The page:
Truth, Relevancy, and Pluralism:

Our world and specifically—America is a pluralistic society. Meaning we accept numerous religions. We have Judaism, the Church of Christ, Baptist (of all kinds), Methodist, Episcopalian, Catholic, New Age, Unitarians, Hare Krishna’s, Buddhist, Islam, Bahai Faith, Mormon’s, Unification Church, Christian Science, Scientology, etc. As a people, we are in the throws of deciding how to be tolerant and yet maintain absolute truths.

As a result of post-modernism, truth is publicized as relative. Meaning, truth is truth for you but is not necessarily truth to me. I have my truth and you have yours. Relativism is values and judgments differing according to circumstances, persons, cultures, etc. Relativism destroys truth.

I do not espouse intolerance, but The Truth. There can only be one truth. Our world is under the deception that, “Good Christians Should Accept Other Faiths!” or “Or Just Accept People As They Are!” Many quote the words of Paul, “Love Beareth all things, believeth all things, hopeth all things, endureth all things.” (1 Corinthians 13:7 ) They use this text to imply that Christians are taught to, essentially, compromise their beliefs for the beliefs of others. This is not what Paul had in mind here. “Love bears all things: the Greek verb is related to the word for a roof. It may mean, "supports or carries the universe," but more probably Paul means here that love bears or endures all kinds of ill treatment.”[1]

Webster’s defines tolerance as, “The endurance of the presence or actions of objectionable persons, or of the expression of offensive opinions; toleration.” Today, however, a NEW definition of tolerance is being touted. For example, Josh McDowell in his book The New Evidence That Demands a Verdict quotes Thomas A. Helmblock, exec. VP of Lambda Chi Alpha frat. He says this, “the definition of new…tolerance is that every individual’s beliefs, lifestyles, and perception of truth claims are equal…your beliefs and my beliefs are equal, and all truth is relative.”[2] Obviously, this definition is invalid and does violence to the original meaning of tolerance.

Philosophers maintain that truth is what is relevant to our reality or life and false if it is not. Truth then becomes subjective or merely personal. This is an attempt to make truth inclusive, which defies its obvious nature, which is in some way exclusive from non-truth. Truth must, as a consequence of its nature, exclude as false that which is NOT true. Norman Giesler, a noted Christian philosopher said, “What is true will be relevant, but not everything relevant is true. A pen is relevant to an atheist writer. And a gun is relevant to a murderer. But this does not make the former true or the latter good. A truth about life will be relevant to life. But not everything relevant to one’s life will be true.”[3]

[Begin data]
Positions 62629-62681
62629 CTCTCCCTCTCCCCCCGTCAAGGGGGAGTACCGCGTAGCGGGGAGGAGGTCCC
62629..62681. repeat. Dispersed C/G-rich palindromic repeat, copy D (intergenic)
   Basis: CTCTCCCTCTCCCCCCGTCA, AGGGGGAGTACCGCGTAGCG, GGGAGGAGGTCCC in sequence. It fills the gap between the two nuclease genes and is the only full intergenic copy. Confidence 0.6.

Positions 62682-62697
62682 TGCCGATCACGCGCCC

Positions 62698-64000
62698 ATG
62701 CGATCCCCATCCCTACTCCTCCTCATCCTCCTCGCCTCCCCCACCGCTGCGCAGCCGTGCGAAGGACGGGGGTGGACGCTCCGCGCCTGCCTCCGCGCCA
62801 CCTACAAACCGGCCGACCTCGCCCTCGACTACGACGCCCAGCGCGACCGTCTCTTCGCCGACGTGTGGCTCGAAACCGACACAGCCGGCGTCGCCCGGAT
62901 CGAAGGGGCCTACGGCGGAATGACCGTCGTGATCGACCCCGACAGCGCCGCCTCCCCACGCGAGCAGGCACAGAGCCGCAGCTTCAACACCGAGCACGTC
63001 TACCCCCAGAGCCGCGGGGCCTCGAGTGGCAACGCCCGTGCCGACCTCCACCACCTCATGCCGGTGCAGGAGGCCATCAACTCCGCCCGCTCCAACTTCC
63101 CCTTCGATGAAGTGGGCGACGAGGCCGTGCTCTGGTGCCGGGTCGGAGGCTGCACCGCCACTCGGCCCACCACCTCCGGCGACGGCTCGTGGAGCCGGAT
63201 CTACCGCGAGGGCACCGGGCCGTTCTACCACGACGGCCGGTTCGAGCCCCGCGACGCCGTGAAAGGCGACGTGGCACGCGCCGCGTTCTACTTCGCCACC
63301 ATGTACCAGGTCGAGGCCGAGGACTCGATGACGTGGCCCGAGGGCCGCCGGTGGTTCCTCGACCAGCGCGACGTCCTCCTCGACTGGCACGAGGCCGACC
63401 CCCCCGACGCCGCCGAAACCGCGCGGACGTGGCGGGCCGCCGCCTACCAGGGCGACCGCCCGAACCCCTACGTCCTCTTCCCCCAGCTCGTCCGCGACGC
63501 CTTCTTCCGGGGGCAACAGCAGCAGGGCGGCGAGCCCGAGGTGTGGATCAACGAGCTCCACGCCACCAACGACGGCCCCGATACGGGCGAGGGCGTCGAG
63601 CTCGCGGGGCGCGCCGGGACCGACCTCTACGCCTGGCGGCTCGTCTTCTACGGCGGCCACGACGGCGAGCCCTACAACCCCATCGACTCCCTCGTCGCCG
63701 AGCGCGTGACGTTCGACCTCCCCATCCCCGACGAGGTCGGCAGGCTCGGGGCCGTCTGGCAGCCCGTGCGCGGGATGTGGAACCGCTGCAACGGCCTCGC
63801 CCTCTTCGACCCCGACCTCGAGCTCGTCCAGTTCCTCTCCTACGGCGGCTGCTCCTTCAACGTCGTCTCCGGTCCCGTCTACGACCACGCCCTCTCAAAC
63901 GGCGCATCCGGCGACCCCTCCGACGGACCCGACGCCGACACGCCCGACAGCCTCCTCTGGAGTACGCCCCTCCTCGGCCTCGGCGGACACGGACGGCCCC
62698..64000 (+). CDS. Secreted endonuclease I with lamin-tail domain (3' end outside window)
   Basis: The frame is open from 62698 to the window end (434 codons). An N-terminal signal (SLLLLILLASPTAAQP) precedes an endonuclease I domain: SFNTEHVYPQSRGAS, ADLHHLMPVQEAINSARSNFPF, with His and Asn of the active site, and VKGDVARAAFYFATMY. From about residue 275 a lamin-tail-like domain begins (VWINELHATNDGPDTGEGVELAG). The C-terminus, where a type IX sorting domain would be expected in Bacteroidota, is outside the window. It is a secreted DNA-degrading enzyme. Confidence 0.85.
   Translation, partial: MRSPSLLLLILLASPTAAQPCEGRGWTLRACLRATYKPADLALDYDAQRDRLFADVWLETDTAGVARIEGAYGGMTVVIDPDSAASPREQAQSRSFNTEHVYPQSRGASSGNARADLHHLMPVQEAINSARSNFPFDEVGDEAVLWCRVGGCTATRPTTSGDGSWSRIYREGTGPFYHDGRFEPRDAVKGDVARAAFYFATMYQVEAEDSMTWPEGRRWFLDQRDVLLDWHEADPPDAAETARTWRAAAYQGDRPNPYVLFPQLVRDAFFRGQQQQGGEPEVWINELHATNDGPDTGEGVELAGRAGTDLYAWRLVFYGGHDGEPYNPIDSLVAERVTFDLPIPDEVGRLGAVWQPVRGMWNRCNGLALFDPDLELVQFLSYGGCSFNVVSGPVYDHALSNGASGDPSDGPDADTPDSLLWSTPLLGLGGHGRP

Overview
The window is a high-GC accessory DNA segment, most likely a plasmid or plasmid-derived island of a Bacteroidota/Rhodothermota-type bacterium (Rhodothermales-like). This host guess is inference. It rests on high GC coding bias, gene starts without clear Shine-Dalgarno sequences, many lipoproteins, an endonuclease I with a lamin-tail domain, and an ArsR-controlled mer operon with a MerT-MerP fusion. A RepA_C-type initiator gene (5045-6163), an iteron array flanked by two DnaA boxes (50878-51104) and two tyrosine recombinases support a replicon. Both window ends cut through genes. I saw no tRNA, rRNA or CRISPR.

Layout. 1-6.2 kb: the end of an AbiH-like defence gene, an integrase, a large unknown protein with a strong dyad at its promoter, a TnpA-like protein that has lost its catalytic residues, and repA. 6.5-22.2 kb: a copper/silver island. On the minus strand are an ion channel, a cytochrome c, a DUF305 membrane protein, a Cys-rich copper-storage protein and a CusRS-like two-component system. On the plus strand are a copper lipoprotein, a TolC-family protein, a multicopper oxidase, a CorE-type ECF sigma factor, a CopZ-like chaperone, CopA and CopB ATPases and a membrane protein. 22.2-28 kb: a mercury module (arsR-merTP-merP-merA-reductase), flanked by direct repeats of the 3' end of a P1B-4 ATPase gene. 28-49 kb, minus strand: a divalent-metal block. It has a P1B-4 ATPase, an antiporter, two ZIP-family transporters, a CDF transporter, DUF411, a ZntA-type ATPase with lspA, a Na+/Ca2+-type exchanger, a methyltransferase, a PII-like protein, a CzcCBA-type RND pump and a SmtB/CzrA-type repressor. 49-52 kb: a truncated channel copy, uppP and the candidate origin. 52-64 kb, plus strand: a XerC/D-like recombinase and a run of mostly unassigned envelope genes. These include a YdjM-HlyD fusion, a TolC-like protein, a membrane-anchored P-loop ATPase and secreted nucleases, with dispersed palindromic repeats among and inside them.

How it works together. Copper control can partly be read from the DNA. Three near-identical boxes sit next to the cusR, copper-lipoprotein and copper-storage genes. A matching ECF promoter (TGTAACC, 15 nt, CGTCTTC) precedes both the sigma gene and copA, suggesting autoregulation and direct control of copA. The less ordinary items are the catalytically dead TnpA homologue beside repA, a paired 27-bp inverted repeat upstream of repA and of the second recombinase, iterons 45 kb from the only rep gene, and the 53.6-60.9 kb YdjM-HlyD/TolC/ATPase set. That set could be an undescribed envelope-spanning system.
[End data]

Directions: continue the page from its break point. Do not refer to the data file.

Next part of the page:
Those who feel truth is relevant end up in a pool of uncertainty and basically asserting that truth is not knowable. Some have said, “We cannot know truth, it is unknowable.” That is a self-contradicting statement. One who says such things is making an absolute claim to “know”. You cannot say absolutely that truth cannot be known in a truth statement. To suggest we cannot know anything is to contradict oneself because one has just expressed a positive knowledge of something.

Some reply to Pentecostal certainty with, “How do you know you are not wrong?” This question is foolish because it assumes that truth is vague or even relative to you and puts the basis of truth on humanity and not the scriptures. The same can be asked of anyone who claims absolute truth. A reply to such a question could be, “How do you know that I am?” Hopefully, this will bring the focus back to the scriptures.